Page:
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Configuration Management's Secret Weapon Is Hiding in Plain Sight

Mark Underwood| March 14 2016

| security, IT insights

configuration-management-secret-weapon"Now how do I do that again?"

Documentation really isn't in the wheelhouse of a typical sysadmin or analyst. In large organizations that role falls to a specialist — perhaps a technical writer, UX whiz, intern or even a front-office generalist. But whether it's firewall settings, the cable routing patterns in a wiring closet or the new setup in the server room that was decided last week over a beer, the configuration management problem is the same: It's inconvenient to be writing it all down, assuming you can read your own writing the next day.

When there's more than one of you sharing systems management duties, the legibility and timeliness of documentation is even more important. Recognizing this fact — that you do have an obligation to document what you've done well enough for someone else to retrace your steps — is just enough to sour you on taking the time and effort to do it.

But there's a secret weapon you may not have considered.

Secret Weapon Revealed

Suppose you're upgrading the RAM in a server but you realize you need to remove the fan housing and RAID cabling to get to the RAM slots. Best approach? You know it's not worth the time to write it down; grab your smartphone. When there's substantial disconnecting to do, you'll find that reversing the disassembly process can be much easier by taking a few handy photos at the same time. Do it well enough and you can delegate the chore to someone else next time around (perhaps the night shift).

You're probably thinking a too-obvious approach isn't worth exploring further, but read on. With a little additional effort you can turn this into something worth mentioning (think configuration management investment) at your performance review.

Limits to Photo-Documentary Processes

There are limits to what can and should be accomplished via mobile. For example, you may inadvertently violate HIPAA rules, for which there are potentially crappy penalties. Bottom line: Photographing electronic health records, or even a patient in a clinical setting, should be avoided at all costs.

You might also recall your company policies regarding BYOD. While you're unlikely to be compromising your own network through BYOD (See Top 10 Hidden Network Costs of BYOD), there are concerns you may be overlooking. Indiscriminately snapping photos throughout an office could record proprietary data. Images provide documentary information that can remain on stolen phones and SD storage cards, and that increasingly ends up somewhere in the cloud.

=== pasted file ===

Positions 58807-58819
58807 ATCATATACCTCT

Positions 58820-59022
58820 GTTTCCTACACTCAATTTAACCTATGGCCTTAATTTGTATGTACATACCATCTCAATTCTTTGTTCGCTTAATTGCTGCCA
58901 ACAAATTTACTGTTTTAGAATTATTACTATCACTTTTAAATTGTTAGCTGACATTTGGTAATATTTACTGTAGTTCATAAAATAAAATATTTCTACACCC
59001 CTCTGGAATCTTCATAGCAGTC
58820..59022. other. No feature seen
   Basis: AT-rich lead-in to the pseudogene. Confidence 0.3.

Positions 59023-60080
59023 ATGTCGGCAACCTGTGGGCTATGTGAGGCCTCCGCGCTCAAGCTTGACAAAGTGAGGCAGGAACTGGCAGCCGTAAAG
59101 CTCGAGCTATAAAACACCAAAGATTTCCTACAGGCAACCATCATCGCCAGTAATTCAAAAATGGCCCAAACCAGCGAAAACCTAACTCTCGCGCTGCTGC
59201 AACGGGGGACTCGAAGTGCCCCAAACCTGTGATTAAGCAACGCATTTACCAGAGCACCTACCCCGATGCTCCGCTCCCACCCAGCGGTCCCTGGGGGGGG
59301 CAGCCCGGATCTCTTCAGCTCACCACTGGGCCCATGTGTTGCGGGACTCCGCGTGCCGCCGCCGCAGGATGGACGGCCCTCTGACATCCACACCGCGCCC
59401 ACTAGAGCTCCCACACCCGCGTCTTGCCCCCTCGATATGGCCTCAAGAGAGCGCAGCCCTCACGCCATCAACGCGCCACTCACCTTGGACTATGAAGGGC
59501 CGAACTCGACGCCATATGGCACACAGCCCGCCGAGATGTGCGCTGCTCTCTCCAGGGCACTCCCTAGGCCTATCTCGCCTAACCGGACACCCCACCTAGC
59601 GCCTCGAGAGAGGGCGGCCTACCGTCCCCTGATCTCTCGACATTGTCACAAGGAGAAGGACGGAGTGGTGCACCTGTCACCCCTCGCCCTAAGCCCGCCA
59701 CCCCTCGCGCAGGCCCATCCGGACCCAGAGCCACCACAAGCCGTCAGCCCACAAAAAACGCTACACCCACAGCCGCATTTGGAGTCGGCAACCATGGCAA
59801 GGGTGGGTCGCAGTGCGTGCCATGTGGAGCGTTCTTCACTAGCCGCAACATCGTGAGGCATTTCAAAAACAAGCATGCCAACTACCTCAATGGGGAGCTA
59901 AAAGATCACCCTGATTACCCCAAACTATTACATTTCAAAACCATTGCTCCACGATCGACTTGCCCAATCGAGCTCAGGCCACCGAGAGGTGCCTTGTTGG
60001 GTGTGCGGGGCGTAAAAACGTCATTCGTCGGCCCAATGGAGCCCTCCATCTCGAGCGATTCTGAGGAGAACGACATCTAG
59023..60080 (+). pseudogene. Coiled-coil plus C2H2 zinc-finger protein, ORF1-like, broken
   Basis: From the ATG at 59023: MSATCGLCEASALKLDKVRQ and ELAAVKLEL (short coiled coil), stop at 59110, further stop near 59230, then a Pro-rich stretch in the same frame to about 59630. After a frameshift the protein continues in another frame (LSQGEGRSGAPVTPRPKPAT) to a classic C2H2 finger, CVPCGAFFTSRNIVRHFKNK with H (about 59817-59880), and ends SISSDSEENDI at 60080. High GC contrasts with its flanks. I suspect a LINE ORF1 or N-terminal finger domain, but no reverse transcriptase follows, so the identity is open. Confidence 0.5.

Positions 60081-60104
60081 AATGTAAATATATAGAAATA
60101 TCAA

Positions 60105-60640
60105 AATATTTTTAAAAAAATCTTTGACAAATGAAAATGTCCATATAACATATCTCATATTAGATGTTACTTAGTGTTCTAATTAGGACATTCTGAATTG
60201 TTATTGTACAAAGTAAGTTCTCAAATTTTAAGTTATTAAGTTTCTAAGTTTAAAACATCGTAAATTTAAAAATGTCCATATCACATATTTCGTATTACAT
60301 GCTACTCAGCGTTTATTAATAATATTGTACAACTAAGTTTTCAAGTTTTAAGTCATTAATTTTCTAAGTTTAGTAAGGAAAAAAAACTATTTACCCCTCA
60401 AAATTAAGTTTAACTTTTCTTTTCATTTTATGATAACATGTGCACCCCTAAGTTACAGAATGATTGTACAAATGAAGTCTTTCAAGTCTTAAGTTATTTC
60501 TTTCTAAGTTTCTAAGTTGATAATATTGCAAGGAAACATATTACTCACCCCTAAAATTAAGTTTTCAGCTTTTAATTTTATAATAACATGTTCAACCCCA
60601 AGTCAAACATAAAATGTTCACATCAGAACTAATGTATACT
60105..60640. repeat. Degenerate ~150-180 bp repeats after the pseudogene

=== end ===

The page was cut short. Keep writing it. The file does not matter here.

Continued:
If you hone your photo-documentarian skills, though, you may find yourself with an abundance of riches: too many pics. The photo's exchangeable image file format (EXIF) data in a JPG or TIF file will contain a timestamp and sometimes location data if you enabled GPS recording. Eventually that won't suffice.

Tagging, Intranets and ECM

EXIF data can be great for a one-off scenario, but you'll probably discover that this approach just isn't enough for searching your "photo-doc" archives. As with your personal roll, you'll soon have too many to manually browse through. And if multiple admins are snapping photos, the problem is multiplied.

Adopting this method broadly and the answer to "How do I do that again?" may no longer be on your phone. EXIF data gives you the time the photo was taken, but it's not tied to any systematic configuration management system (though, increasingly, CM systems will have mobile access).

The solution is electronic content management (ECM). While ECM is a large subject for another time, putting photos into an ECM isn't necessarily difficult. For example, it can mean using a Windows file system share with tagging, folders or other metadata annotation of the photo. You can simply store the photos associated with a machine in a folder named for the machine, like "Cisco 2960 Catalyst." Got a manual, too? Stick it there.

If you have access to Sharepoint or a homegrown intranet, even better. Tag your photos, upload them to the intranet and they're available to the team on demand. It's a feather in your cap at performance review time, and you'll sleep better at night.

Topics: security, IT insights

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THIS POST WAS WRITTEN BY Mark Underwood

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